A handful of others will skip the speech. 

Rep. Steve CohenStephen (Steve) Ira CohenLewandowski, Democrats tangle at testy hearing Trump probes threaten to overshadow Democrats' agenda Ocasio-Cortez renews impeachment call amid probe involving Trump's Scotland property MORE (D-Tenn.) said in a statement to The Hill, “I’ll come to the House Chamber for the State of the Union the next time I can hear from a president who will tell the truth about the State of the Union.” He said he will watch the speech on television instead. 

And Rep. Earl BlumenauerEarl BlumenauerMarijuana industry donations to lawmakers surge in 2019: analysis Overnight Energy: Democrats call for Ross to resign over report he threatened NOAA officials | Commerce denies report | Documents detail plan to decentralize BLM | Lawmakers demand answers on bee-killing pesticide Oregon Democrats push EPA to justify use of pesticide 'highly toxic' to bees MORE (D-Ore.) said in a statement on Monday that “the thought of spending Tuesday night in the House Chamber listening to the reckless, self-centered man who occupies the White House holds no interest for me.” 

Nate Mook, the executive director of World Central Kitchen, will attend the State of the Union as Blumenauer’s guest. World Central Kitchen is the organization founded by celebrity chef José Andrés that has provided meals for hurricane survivors and federal workers furloughed during the recent partial government shutdown. 


“The amount of damage, division and confusion Trump has inflicted on the American people over the last six weeks has been a blemish on the new Congress and I refuse to be witness to his continued antics,” Blumenauer said.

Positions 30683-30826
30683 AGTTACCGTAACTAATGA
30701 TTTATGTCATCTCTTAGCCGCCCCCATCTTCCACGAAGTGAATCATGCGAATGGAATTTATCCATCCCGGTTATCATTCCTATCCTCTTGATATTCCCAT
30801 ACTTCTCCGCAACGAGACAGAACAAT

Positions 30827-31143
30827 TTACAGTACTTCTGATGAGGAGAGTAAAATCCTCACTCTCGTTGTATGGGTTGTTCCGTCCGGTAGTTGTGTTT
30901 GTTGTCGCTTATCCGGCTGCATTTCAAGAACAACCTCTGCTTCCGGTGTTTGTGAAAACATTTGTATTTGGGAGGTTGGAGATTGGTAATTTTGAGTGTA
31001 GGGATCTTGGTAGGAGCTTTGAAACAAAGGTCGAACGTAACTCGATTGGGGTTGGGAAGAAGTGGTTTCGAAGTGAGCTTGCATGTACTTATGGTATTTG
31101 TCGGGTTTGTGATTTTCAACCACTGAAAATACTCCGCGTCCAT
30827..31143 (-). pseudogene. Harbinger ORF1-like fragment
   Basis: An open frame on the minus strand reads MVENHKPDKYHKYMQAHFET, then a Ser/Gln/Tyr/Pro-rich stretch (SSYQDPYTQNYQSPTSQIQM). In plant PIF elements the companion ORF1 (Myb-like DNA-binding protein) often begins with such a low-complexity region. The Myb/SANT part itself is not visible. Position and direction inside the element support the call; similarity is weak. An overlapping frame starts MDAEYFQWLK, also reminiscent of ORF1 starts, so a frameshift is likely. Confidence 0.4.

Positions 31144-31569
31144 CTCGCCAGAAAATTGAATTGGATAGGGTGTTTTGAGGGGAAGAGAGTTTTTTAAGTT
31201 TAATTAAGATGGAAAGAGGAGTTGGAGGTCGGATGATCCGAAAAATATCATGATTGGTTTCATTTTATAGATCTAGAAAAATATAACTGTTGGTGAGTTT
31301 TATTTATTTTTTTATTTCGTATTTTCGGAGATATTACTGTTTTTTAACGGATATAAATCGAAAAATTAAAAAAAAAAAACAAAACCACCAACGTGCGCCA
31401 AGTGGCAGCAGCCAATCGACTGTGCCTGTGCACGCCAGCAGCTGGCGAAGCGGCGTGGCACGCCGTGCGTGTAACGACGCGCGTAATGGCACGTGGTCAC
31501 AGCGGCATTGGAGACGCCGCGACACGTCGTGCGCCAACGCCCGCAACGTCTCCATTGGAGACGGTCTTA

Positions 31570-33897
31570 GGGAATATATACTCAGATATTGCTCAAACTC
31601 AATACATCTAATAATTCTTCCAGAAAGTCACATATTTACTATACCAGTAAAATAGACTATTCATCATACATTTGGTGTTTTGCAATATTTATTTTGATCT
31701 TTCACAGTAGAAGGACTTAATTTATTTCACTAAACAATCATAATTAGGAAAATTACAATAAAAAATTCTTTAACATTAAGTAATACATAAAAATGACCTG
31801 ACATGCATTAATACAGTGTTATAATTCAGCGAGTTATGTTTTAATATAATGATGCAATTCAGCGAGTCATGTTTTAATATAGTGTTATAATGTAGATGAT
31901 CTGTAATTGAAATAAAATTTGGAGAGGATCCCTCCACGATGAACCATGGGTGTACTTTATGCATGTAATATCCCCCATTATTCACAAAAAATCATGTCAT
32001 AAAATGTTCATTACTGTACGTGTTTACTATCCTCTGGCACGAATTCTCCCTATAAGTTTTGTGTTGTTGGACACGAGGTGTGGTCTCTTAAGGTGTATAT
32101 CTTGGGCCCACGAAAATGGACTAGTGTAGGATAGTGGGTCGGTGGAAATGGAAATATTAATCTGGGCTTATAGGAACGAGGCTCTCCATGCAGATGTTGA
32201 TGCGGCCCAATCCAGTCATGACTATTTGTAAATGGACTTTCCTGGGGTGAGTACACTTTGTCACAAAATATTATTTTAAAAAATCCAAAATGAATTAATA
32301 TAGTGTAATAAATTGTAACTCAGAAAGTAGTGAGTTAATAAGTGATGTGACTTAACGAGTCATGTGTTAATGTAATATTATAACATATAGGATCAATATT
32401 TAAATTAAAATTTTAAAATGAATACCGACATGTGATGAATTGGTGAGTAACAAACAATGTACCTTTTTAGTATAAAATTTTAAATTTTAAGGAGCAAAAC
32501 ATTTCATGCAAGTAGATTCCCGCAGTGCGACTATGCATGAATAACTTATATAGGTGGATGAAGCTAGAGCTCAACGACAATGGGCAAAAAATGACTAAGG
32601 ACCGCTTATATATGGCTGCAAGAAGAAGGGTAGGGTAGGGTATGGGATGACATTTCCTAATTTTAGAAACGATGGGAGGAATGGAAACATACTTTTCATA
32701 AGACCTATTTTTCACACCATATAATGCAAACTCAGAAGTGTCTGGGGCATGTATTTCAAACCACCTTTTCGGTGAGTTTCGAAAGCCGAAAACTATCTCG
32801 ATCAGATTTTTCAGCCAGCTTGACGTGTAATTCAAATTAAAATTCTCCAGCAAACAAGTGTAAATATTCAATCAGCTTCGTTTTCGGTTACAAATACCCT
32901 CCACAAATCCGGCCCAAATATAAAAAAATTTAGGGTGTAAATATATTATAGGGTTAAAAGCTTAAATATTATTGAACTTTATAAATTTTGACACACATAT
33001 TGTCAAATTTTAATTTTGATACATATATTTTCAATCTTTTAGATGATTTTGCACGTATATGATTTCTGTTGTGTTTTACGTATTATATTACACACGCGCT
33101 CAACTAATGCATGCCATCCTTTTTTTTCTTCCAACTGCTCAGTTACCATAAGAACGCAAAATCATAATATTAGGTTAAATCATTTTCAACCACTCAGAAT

Other Democrats who have said they won’t attend Tuesday’s address include Reps. John LewisJohn LewisThe Hill's Morning Report — Biden steadies in third debate as top tier remains the same CBC marks 400th anniversary of slaves' arrival in US GOP buys after Democrat launches Georgia Senate bid MORE (Ga.), Hank JohnsonHenry (Hank) C. JohnsonLewandowski, Democrats tangle at testy hearing Democrat to Lewandowski: You are 'like a fish being cleaned with a spoon' The United States broken patent system is getting worse MORE (Ga.) and Frederica WilsonFrederica Patricia WilsonTen notable Democrats who do not favor impeachment Assault weapons ban picks up steam in Congress Democratic rep reconsiders wearing trademark hats because of 'racists who taunt me' MORE (Fla.). 

Just two Democrats, Reps. Al GreenAlexander (Al) N. GreenTen notable Democrats who do not favor impeachment Methane emissions continue to drop Two coal miners demand McGrath stop using their images in McConnell attack ad MORE (Texas) and Maxine WatersMaxine Moore WatersBipartisan housing finance reform on the road less taken Manufacturing group leads coalition to urge Congress to reauthorize Ex-Im Bank Democrats' impeachment message leads to plenty of head-scratching MORE (Calif.), have never attended any of Trump’s addresses to Congress since he took office. The two are both CBC members and have each called for Trump’s impeachment.  

At press time, Green had not announced whether he would break his streak and attend this year’s State of the Union. Green has invited a relative of Michael Phuong Nguyen, an American currently detained in Vietnam, as his guest to the State of the Union regardless of his own attendance.